OSHA cited R.V. Wagner Inc. – based in Affton, Missouri – for exposing employees to trench engulfment hazards as they installed concrete storm water pipes on Stable Road in St. Louis, Missouri. OSHA proposed penalties of $212,158 for violations of its trench safety standards.
OSHA cited two willful violations for failing to use a trench box or other trench protection techniques in an excavation greater than five feet in depth and to provide a safe means to exit the excavation.
“Employers must ensure that employees enter trenches only after adequate protections are in place to address cave-in hazards,” said OSHA St. Louis Area Director Bill McDonald in St. Louis, Missouri. “A trench collapse can happen in just seconds, potentially burying employees under thousands of pounds of soil and causing severe injury.”
OSHA also cited R.V. Wagner for three serious violations for allowing soil and other excavated material within 2 feet of an open trench, failing to ensure daily inspections of worksites by a competent person, and exposing employees to struck-by hazards by allowing employees to work near and under lifted loads without hard hats.
OSHA recently updated the National Emphasis Program on preventing trenching and excavation collapses, and developed a series of compliance assistance resources to help keep workers safe from these hazards. The agency’s trenching and excavation webpage provides information on trenching hazards and solutions. Additional information is available in OSHA’s construction hazards prevention videos on trenching and soil classification.
High Injury Rate on 300M Leads to $187,533 Penalty
OSHA cited HE&M Inc., a Pryor, Oklahoma-based metalworking band saw manufacturer, for exposing employees to fall, machine guarding, struck-by, and electrical hazards. HE&M faces penalties totaling $187,533.
OSHA initiated a safety inspection of the facility after the company submitted OSHA 300A injury and illness information that showed a higher-than-average injury rate. The inspection identified 19 serious violations and one other-than-serious violation.
“Employers are legally obligated to address hazards immediately, as well as identify and correct injury hazards in their facility,” said OSHA Area Director Steven Kirby, in Oklahoma City, Oklahoma.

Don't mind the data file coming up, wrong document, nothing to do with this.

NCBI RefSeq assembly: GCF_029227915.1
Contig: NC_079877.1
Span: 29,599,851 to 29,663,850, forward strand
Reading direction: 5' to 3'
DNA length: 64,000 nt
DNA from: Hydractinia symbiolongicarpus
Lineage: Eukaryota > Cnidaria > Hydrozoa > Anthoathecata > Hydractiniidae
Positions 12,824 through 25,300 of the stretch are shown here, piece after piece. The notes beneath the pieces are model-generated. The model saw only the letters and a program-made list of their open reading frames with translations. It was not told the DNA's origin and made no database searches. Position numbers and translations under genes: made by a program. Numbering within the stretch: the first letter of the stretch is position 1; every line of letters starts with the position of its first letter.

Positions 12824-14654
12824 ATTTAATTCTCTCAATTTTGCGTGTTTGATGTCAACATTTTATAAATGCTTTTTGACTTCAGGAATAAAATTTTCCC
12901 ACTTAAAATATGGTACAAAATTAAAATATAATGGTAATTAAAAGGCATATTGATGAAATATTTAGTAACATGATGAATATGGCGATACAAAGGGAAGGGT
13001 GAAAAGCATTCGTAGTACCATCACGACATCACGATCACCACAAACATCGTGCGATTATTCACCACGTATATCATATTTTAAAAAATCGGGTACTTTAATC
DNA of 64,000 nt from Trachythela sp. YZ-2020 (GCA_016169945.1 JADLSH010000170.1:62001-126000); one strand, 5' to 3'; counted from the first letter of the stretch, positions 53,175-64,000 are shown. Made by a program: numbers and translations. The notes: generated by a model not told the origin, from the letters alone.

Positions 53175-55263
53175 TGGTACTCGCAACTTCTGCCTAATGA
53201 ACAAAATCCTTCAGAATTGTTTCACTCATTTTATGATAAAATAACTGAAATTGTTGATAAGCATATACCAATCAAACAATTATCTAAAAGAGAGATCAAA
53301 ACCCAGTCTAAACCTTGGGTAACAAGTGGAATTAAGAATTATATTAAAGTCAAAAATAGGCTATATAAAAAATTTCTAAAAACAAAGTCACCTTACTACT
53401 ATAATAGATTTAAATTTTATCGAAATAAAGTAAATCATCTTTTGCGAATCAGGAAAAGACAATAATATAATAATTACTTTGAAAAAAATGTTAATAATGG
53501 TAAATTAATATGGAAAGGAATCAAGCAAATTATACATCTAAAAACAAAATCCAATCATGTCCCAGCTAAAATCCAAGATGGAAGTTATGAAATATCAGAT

You Have Been Warned
Beginning on October 1, 2019, the following warning will be required to be provided to automobile renters in California, “WARNING - Operating a motor vehicle can expose you to chemicals including engine exhaust, carbon monoxide, phthalates, and lead, which are known to the State of California to cause cancer and birth defects or other reproductive harm. To minimize exposure, avoid breathing exhaust, do not idle the engine except as necessary, and assure adequate ventilation inside the car. For more information go to www.P65Warnings.ca.gov/passenger-vehicle.”
The warning could be:
  • Printed in the rental agreement or on the rental ticket jacket.
  • Provided on a hang tag which is hung from the rear-view mirror in the rental vehicle.
  • On a sign, in no smaller than 22-point type size, that is posted at the counter or similar area of the rental facility where rental transactions occur, where it will be likely to be seen, read, and understood by the renter during the process of renting the vehicle.
  • In an electronic rental contract, or
  • In a confirmation email that is sent to the renter’s email address.
Are you confident that the products that you sell or distribute products in California are properly labeled?  If you need assistance in determining if your products must be labeled, and how to label them, contact Environmental Resource Center.